Candor in business is becoming a lost art. Too often we dance around difficult subjects or make politically correct statements in order to avoid conflict, hurting someone’s feelings or putting our careers at risk. This fear of candor is pervasive and unnecessary. Candor is NOT a bad thing. Sharing our honest thoughts in a direct, courteous and professional manner is a gift to the recipient! One suggestion is to ask the other person for permission to be candid. Once permission is given (and it always is), we have an opportunity to help the other person grow, develop and avoid making the same mistakes in the future. This approach works with bosses, peers, friends, strangers …everyone.
Transparency invites Transparency
Meeting someone for the first time? Not sure what to say? Do you desire a meaningful conversation about real issues and not the usual surface or politically correct dialogue? Be transparent first. Get personal. If we desire someone to open up to us, we should be open about our lives first. In effect, this gives the other person “permission” to be open about non-work related topics if we take the first step in sharing.
One of the best ways to begin earning trust with someone is to be humble. I have observed through personal experience that the hidden walls which normally exist during an encounter with a new person begin to fade away after mentioning that we “don’t have all the answers” or “we made a mistake.” Another key component is to do what we say we will do with new clients or business contacts. Follow up, follow through and be humble – these are essential actions critical to earning trust in a business relationship.
Consistency and Dependability
Be the same person at all times. Don’t change views and opinions to suit different audiences. Don’t gossip and talk about others behind their backs. If we won’t speak the truth to someone, we should remain silent. Become known as a person who will keep their word and can be depended upon in difficult situations.
Be insatiably curious about others. Learn and remember personal things about others like spouse and kid names, hobbies, interests and birthdays. Open-ended questions like “What did you do this weekend?” or “What are you doing for vacation this summer?” can be a great way to begin. Remember that people find you more interesting when you ask them questions. Stuck on knowing the perfect thing to say? Ask questions! Authenticity is greatly enhanced by mutual sharing and sharing thrives in an atmosphere of curiosity.
Good listening skills are essential to authentic business relationships. Show a genuine interest in others, ask good questions and patiently listen. Take notes of important information being shared for use in future conversations. We are often so focused on our own agendas that we forget to listen and learn from the other person.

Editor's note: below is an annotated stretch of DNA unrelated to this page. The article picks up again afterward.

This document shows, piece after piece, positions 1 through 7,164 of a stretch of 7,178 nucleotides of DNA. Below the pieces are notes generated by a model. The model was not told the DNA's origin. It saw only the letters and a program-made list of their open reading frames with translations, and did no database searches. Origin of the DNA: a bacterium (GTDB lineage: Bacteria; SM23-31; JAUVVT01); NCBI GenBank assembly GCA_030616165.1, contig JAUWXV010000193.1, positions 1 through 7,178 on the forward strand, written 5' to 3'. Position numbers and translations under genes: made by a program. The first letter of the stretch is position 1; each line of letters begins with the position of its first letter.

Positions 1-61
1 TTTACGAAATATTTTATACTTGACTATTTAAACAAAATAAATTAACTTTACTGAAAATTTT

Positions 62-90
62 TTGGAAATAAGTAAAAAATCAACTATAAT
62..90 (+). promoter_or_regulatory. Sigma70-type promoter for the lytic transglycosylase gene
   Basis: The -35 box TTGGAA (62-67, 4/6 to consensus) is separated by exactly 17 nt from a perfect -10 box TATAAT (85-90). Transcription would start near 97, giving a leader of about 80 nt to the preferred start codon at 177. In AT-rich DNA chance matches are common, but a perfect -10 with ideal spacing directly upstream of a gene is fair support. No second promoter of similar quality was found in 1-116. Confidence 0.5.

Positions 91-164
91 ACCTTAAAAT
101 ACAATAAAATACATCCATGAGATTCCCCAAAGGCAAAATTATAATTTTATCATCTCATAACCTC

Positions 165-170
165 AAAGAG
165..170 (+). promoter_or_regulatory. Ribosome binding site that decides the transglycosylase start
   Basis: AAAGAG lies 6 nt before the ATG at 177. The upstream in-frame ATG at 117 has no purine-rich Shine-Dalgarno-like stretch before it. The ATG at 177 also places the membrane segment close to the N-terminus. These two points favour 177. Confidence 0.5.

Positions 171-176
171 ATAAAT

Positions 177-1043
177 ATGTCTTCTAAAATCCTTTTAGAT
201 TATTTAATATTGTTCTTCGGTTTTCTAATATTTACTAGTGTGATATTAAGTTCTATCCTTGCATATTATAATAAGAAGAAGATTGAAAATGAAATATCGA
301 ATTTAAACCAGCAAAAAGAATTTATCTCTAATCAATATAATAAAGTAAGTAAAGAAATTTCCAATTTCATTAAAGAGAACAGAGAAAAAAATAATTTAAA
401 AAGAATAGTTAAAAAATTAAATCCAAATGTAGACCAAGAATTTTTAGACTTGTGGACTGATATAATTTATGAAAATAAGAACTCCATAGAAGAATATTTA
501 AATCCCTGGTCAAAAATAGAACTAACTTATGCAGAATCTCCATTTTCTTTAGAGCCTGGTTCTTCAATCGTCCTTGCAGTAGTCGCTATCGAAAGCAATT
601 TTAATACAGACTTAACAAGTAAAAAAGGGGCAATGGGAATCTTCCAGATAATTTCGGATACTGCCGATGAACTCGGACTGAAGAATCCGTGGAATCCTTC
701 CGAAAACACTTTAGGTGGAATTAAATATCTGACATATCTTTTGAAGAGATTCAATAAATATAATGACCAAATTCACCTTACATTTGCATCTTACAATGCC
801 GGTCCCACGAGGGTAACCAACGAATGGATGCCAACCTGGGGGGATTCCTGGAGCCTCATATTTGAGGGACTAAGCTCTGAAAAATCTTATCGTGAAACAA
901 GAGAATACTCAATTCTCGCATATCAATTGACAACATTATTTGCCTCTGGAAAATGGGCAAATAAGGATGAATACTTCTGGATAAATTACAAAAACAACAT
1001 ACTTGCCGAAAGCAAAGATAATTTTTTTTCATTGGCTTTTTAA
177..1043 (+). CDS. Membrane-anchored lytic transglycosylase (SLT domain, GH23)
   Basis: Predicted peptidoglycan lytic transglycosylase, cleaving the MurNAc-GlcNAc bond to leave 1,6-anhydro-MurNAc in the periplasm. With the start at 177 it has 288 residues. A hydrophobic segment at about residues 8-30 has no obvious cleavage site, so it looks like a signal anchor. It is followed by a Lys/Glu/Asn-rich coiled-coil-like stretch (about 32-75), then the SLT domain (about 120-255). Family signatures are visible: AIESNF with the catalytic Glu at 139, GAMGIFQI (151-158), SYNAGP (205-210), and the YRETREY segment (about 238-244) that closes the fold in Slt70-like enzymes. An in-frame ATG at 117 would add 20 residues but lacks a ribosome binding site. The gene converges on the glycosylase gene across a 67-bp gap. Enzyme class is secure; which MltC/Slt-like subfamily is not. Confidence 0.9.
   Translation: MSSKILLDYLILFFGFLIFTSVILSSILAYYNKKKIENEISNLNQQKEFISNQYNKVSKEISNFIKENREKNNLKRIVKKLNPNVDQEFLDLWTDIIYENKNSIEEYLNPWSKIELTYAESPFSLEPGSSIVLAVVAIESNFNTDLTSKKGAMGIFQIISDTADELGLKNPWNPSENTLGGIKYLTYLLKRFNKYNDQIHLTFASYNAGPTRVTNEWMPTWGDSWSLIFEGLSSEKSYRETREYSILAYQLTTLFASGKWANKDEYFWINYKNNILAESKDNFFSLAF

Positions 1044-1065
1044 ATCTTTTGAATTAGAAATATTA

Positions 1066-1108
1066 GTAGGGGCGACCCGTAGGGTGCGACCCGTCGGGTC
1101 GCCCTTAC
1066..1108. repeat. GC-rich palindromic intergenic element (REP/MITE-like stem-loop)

Affinity Based Connecting
Serviam Partners understands that many professionals are to some degree, introverts. The idea of going to a networking event to meet 100 professionals can be emotionally draining or even frightening. We have long advocated for a different approach: affinity-based connecting. Identify what you have in common with a new or potential business contact (i.e. schools, worked for same company, hobbies, etc.) through LinkedIn or Google research and utilize this shared affinity to build a more meaningful business relationship over coffee or lunch versus the often fruitless exercise of collecting dozens of business cards you will never call.
I am sharing this from my perspective as a father, husband, Catholic and business owner who is very involved in the community. You may have different perspectives and views, but I believe anyone can find value in what I am sharing. Maybe we should stop thinking that holding differing views on important subjects or resisting the expectations of the surrounding culture is somehow a bad thing. In the business world, we should all seek the freedom to no longer sacrifice our uniqueness and who we truly are on the altar of political expediency.
After you read this post, please consider if you are being authentic to those around you. Let’s set a good example for others by being unafraid to be our true selves. Remember that a lifetime of little compromises at work eventually adds up to an overwhelming denial of who we really are. What is required of us is not easy, but necessary if we want to change the paradigm around business relationships. Our acts of authenticity in the workplace, exercised with prudence and good judgment, can dramatically improve the quality of business conversations, unleash hidden potential and potentially improve business results.
With confidence and a sense of purpose, let’s all try to be a little more authentic today.
“To be yourself in a world that is constantly trying to make you something else is the greatest accomplishment.” – Ralph Waldo Emerson